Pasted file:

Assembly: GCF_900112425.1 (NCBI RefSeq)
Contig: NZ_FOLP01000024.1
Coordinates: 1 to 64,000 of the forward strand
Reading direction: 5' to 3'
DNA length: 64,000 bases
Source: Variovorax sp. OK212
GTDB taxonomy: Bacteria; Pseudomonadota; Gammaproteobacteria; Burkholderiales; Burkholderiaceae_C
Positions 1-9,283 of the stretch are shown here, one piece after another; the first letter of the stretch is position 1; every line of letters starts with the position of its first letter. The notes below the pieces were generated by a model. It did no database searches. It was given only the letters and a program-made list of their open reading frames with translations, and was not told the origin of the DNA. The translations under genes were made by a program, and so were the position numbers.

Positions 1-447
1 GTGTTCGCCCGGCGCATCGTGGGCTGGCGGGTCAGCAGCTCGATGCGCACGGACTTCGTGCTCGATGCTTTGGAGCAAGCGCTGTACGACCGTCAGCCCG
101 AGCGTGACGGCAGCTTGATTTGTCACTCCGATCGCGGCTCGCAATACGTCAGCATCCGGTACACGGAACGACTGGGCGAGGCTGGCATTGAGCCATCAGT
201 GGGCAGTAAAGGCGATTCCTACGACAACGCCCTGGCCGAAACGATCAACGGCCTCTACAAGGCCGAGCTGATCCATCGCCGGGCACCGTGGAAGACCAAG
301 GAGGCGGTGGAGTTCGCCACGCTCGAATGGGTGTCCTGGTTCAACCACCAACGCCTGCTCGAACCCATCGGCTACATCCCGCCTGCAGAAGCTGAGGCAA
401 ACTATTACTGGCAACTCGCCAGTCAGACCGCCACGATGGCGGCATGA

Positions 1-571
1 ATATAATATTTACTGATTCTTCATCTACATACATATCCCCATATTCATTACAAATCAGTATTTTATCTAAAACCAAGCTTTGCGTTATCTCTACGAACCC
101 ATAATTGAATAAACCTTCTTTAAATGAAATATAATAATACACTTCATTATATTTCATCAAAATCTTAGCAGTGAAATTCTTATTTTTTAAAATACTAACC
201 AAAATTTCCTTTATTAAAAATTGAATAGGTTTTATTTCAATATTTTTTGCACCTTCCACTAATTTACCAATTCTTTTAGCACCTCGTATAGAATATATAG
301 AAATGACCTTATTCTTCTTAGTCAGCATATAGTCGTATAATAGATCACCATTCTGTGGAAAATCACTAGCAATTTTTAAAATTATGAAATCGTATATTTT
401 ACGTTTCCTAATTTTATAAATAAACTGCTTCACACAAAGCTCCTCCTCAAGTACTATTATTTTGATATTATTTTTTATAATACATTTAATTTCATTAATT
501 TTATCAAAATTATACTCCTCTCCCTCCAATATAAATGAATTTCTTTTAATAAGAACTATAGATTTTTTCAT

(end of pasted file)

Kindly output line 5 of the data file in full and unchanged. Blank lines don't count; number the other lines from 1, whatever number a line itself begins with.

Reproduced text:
DNA length: 64,000 bases